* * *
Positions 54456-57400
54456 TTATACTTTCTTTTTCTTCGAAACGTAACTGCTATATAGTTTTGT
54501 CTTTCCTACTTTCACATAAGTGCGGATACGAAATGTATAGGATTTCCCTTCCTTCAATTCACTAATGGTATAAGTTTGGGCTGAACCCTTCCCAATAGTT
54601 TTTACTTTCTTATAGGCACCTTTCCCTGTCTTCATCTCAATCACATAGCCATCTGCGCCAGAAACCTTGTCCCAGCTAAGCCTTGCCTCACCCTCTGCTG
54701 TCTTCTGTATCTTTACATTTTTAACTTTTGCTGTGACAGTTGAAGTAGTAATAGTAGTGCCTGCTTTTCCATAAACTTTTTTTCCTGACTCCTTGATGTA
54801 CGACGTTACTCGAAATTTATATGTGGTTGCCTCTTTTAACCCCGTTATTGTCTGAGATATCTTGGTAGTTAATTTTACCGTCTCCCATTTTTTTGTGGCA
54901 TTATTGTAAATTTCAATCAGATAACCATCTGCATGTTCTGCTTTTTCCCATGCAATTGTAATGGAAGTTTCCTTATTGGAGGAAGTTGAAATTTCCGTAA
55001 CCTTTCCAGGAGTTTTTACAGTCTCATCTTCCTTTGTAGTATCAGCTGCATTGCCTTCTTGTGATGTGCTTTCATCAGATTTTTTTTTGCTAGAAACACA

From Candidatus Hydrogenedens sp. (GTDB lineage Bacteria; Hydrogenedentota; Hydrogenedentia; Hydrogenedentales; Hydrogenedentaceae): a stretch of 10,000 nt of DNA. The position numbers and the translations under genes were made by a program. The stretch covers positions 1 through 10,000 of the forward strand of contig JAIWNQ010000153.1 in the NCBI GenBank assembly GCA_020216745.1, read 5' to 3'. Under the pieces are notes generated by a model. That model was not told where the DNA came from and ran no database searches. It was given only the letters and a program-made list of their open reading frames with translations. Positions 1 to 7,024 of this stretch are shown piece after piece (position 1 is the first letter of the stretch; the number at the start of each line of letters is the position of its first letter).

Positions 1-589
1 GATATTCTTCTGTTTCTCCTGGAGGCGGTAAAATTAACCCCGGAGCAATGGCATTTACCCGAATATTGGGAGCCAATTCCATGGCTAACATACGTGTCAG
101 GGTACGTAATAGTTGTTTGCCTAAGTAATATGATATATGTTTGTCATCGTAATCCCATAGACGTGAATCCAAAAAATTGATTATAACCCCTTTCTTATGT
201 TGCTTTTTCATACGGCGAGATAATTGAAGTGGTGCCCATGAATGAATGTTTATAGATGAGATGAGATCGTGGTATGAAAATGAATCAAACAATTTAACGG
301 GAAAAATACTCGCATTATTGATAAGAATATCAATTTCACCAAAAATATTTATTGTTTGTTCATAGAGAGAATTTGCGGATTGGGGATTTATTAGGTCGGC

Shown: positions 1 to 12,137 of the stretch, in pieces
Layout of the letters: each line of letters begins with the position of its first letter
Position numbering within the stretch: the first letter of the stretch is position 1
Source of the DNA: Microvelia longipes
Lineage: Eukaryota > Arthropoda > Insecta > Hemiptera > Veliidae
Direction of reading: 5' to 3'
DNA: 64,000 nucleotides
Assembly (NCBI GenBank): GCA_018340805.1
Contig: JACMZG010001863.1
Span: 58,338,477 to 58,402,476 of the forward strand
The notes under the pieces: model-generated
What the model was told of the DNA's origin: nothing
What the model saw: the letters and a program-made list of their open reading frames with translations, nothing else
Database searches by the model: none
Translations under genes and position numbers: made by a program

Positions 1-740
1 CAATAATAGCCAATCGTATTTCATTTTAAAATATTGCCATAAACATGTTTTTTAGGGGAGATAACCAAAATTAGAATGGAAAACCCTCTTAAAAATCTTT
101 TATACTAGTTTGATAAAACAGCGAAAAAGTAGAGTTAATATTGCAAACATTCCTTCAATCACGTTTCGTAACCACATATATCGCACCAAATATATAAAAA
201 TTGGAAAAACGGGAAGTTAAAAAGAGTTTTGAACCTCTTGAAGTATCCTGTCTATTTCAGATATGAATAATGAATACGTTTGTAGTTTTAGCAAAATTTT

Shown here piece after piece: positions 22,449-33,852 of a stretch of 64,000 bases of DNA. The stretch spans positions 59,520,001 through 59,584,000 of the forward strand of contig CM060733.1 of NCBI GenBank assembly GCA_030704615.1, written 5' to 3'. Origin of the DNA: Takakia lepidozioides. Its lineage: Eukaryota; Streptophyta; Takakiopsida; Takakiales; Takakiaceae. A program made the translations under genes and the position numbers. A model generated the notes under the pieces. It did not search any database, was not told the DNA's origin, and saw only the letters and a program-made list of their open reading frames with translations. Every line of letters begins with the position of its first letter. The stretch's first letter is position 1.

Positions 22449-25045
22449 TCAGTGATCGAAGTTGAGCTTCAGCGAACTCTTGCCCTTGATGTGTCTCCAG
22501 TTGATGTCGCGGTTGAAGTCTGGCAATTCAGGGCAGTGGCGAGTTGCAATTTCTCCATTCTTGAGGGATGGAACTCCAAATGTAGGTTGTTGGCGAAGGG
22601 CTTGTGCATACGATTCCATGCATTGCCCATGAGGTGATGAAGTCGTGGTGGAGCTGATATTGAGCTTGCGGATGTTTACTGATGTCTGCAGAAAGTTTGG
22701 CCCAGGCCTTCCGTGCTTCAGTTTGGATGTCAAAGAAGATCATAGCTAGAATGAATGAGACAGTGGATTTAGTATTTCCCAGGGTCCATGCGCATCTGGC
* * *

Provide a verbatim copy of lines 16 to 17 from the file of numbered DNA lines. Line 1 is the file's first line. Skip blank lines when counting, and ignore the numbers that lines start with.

Layout of the letters: each line of letters begins with the position of its first letter
Position numbering within the stretch: the first letter of the stretch is position 1